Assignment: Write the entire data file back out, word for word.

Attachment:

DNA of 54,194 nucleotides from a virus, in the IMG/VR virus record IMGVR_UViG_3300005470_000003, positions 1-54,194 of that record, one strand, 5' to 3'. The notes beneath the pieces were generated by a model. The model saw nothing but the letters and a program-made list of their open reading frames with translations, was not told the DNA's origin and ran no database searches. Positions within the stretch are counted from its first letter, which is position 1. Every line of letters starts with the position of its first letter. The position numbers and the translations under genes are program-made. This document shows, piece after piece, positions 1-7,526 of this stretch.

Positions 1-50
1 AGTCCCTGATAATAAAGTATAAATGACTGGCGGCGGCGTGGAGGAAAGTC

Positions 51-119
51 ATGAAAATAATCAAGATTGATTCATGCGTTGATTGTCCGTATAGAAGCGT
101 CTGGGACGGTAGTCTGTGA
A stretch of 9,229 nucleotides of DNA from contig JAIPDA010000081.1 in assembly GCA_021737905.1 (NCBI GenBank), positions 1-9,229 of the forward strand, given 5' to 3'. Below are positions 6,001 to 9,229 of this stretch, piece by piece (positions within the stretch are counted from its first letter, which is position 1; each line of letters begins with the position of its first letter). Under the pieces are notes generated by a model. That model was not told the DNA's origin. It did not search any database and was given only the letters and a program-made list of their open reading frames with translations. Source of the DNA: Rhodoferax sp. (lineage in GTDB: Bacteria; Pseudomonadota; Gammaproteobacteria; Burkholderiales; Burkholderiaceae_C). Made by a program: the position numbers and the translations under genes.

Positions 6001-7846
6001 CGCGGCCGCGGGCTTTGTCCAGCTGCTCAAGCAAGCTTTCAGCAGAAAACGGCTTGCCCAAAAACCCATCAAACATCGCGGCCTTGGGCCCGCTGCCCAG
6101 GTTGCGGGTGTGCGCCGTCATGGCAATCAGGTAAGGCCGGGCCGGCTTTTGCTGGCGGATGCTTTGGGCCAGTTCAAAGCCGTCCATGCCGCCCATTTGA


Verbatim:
DNA of 54,194 nucleotides from a virus, in the IMG/VR virus record IMGVR_UViG_3300005470_000003, positions 1-54,194 of that record, one strand, 5' to 3'. The notes beneath the pieces were generated by a model. The model saw nothing but the letters and a program-made list of their open reading frames with translations, was not told the DNA's origin and ran no database searches. Positions within the stretch are counted from its first letter, which is position 1. Every line of letters starts with the position of its first letter. The position numbers and the translations under genes are program-made. This document shows, piece after piece, positions 1-7,526 of this stretch.

Positions 1-50
1 AGTCCCTGATAATAAAGTATAAATGACTGGCGGCGGCGTGGAGGAAAGTC

Positions 51-119
51 ATGAAAATAATCAAGATTGATTCATGCGTTGATTGTCCGTATAGAAGCGT
101 CTGGGACGGTAGTCTGTGA
A stretch of 9,229 nucleotides of DNA from contig JAIPDA010000081.1 in assembly GCA_021737905.1 (NCBI GenBank), positions 1-9,229 of the forward strand, given 5' to 3'. Below are positions 6,001 to 9,229 of this stretch, piece by piece (positions within the stretch are counted from its first letter, which is position 1; each line of letters begins with the position of its first letter). Under the pieces are notes generated by a model. That model was not told the DNA's origin. It did not search any database and was given only the letters and a program-made list of their open reading frames with translations. Source of the DNA: Rhodoferax sp. (lineage in GTDB: Bacteria; Pseudomonadota; Gammaproteobacteria; Burkholderiales; Burkholderiaceae_C). Made by a program: the position numbers and the translations under genes.

Positions 6001-7846
6001 CGCGGCCGCGGGCTTTGTCCAGCTGCTCAAGCAAGCTTTCAGCAGAAAACGGCTTGCCCAAAAACCCATCAAACATCGCGGCCTTGGGCCCGCTGCCCAG
6101 GTTGCGGGTGTGCGCCGTCATGGCAATCAGGTAAGGCCGGGCCGGCTTTTGCTGGCGGATGCTTTGGGCCAGTTCAAAGCCGTCCATGCCGCCCATTTGA